The Hippo


Apr 18, 2019








 Poison, Cheap Trick and Pop Evil

When: Friday, June 15, 7 p.m. 
Where: Bank of New Hampshire Pavilion, 72 Meadowbrook Lane, Gilford
Tickets: $35.75 to $85.75 at 

Nothin’ but a good time
Poison and Cheap Trick hit Bank of NH Pavilion


 By Michael Witthaus
When Poison bass player Bobby Dall was a teenage rock fan at his first festival show, the lineup  included Cheap Trick. He remembers the event well. 
“They were the ones that actually blew me away,” Dall said of the future Rock and Roll Hall of Famers in a recent phone interview. “They were just amazing.”
These days, the circle has turned. Now Dall’s group is topping the bill while out on tour with Cheap Trick. The two bands play back to back and have shared the stage a few times. After their first album was released 1986, Poison was the opening act for a few dates headlined by then MTV darlings Ratt. 
“If you count that, we’ve done four tours together,” Dall said. “They’re great guys; I have nothing but compliments to say to them.”
With a lineup rounded out by alt metal rockers Pop Evil, the current summer-long run stops in Gilford on June 15. 
There was a time when bands like Poison were seen as a passing fad, but a catalog of hits and solid instincts finds them out and still packing venues 35 years after Dall met singer Bret Michaels and drummer Rikki Rockett when the three were still  playing in Pennsylvania cover bands. After a move to Southern California, the original quartet swapped their guitarist for CC Deville — Slash auditioned but didn’t get the gig.
They hit the L.A. club circuit hard. Two albums in, Poison was headlining, and brushing off anyone labeling them just another hair metal band, while cranking out hit after hit. To date, the band has sold 45 million albums worldwide, 15 million in the U.S.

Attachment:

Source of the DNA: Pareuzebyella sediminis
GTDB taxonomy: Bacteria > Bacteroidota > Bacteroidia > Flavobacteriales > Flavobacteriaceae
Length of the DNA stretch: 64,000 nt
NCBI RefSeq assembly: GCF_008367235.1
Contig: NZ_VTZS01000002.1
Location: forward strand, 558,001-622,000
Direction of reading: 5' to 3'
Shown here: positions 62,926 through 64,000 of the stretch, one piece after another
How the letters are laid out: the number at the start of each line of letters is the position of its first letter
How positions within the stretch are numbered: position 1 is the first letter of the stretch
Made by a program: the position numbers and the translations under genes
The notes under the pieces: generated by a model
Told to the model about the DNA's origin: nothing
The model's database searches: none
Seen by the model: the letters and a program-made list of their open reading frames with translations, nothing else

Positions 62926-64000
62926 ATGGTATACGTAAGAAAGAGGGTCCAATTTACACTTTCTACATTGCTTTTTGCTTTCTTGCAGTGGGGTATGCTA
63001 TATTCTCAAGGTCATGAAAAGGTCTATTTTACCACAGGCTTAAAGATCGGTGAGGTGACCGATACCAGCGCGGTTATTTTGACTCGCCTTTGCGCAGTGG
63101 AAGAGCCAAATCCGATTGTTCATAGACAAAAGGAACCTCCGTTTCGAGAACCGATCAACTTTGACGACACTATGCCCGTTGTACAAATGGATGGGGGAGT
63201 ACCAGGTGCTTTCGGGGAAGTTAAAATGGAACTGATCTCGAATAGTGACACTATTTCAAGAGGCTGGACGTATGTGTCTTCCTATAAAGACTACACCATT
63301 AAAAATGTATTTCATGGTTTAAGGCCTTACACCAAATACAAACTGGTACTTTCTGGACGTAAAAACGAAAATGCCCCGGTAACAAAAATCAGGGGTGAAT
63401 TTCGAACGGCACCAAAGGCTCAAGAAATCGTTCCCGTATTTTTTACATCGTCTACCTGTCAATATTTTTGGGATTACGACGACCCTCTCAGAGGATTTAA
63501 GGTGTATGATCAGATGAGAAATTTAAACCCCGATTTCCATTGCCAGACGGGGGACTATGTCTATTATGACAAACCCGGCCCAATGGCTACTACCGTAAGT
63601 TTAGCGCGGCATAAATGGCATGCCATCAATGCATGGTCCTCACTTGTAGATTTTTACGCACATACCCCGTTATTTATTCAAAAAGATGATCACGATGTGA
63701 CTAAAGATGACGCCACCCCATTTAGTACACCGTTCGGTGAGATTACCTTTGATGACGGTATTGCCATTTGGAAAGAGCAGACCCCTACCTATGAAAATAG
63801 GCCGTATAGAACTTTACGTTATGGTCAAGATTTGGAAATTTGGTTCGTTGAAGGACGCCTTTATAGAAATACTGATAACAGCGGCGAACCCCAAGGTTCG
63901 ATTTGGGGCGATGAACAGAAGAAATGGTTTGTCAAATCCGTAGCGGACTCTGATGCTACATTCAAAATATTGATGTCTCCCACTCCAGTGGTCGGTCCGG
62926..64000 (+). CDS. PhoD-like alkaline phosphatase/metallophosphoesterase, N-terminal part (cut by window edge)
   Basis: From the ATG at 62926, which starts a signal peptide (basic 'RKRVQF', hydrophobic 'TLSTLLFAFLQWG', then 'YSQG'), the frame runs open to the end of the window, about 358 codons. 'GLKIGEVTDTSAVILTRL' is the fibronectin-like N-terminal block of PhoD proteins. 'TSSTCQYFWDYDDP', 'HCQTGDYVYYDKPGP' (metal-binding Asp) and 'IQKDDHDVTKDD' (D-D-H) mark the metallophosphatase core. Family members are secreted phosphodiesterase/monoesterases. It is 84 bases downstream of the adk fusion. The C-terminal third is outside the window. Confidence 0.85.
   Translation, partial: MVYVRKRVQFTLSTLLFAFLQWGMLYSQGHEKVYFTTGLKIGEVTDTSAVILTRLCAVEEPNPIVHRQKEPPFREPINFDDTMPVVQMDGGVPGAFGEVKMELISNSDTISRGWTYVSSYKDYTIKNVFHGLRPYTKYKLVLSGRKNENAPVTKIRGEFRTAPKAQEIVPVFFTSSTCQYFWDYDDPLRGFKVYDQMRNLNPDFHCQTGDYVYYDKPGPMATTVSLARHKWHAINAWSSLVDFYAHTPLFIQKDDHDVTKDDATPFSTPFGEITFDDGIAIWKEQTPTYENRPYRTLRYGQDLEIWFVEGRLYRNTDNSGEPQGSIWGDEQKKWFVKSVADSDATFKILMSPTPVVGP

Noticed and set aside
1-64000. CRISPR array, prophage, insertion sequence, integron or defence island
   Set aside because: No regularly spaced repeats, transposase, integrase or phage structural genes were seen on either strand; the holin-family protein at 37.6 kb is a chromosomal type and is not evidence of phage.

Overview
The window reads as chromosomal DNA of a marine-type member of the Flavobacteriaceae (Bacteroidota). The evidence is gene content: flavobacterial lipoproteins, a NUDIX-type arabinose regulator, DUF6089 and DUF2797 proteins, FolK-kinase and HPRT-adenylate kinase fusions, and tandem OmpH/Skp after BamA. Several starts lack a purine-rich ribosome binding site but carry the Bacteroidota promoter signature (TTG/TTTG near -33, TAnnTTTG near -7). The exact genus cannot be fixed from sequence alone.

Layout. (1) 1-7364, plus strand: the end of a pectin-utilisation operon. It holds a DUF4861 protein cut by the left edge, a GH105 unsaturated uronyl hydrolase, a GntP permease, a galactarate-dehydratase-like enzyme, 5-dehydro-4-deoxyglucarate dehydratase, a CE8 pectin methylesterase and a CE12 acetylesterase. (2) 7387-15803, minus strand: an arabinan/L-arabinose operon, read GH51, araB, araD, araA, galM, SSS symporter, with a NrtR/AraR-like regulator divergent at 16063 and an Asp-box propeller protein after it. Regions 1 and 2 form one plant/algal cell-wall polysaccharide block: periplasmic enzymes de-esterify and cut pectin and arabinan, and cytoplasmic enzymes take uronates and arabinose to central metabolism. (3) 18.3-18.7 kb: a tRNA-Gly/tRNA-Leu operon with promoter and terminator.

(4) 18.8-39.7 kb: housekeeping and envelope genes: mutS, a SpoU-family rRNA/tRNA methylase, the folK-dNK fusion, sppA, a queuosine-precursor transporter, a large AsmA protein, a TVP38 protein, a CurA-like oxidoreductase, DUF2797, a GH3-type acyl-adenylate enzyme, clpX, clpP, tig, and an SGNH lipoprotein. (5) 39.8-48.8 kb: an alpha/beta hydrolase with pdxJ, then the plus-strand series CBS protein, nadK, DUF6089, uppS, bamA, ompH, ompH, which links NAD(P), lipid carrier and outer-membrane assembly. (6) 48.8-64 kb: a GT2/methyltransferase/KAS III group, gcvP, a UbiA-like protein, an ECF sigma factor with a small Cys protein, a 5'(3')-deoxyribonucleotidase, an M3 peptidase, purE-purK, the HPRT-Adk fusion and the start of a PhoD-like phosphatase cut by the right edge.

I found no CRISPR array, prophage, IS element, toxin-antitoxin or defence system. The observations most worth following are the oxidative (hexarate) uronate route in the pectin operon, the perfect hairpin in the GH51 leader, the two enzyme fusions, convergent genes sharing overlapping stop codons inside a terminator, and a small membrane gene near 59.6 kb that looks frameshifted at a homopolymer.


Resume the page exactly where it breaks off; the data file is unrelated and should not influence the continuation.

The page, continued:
But when a wave of alternative acts like Nirvana and Pearl Jam rose to prominence, management advised them to lay low. For a big chunk of the 1990s, they were invisible. 
“I never let it personally bother me; I knew it was a cyclical business, and once we came back, it’s been right where we left off,” Dall said. “The Rolling Stones are the biggest rock and roll band in the world, which proves if you can keep the original members, you’ll have longevity.”
Most Poison shows begin with “Look What The Cat Dragged In,” the title cut from their 1986 debut. The choice serves two purpose, Dall said. 
“It’s a big rock song, and also the best type to get your sound dialed in,” he said. “No matter how many times you soundcheck … when you throw in 10,000 to 15,000 people, everything changes from a sonic point.”
Dall names “Ride the Wind” as his personal favorite Poison song to play, but adds that it tends to change every night. 
“It’s  gonna be the one that gets the most reaction, and it always depends on the city,” he said. “It’s a greatest hits set [so] there’s not a song the audience doesn’t know.”
It’s true — from “Every Rose Has Its Thorn” to “Unskinny Bop” and “Talk Dirty to Me,” every one’s a hard rock sing-along. 
“That depth of catalog,” Dall said, “lets us keep on decade after decade.”
Not that there aren’t thoughts of cooking up a batch of originals to follow up 2002’s Hollyweird, their last studio LP.  
“I can’t speak for every member of the band … [but] I know I would like to make new music,” Dall said. “But I’m not gonna lie to you and say something is in process when it’s not. It has a lot to do with all the band members and their personal lives. … It is somewhat frustrating. I would love to do it, but it’s not going to happen this year.”
Because Bret Michaels has a solo career much of the year, the band’s tours are seasonal. When Dall’s not on the road, he tends to pursue business interests and doesn’t seek out other projects. “Musically, Poison is enough for me,” he said. “If there’s a year the band isn’t going to tour, I find other things to fill my time.” 
How long it does it take Poison to find its mark after months away from the stage? 
“You know, we pretty much hit it running, but it does take a few shows to get into a full stride,” Dall said. “We did eight to nine days of rehearsal, and as we go along we’ll change the show up a little bit. It takes about a week or two.”  

®2019 Hippo Press. site by wedu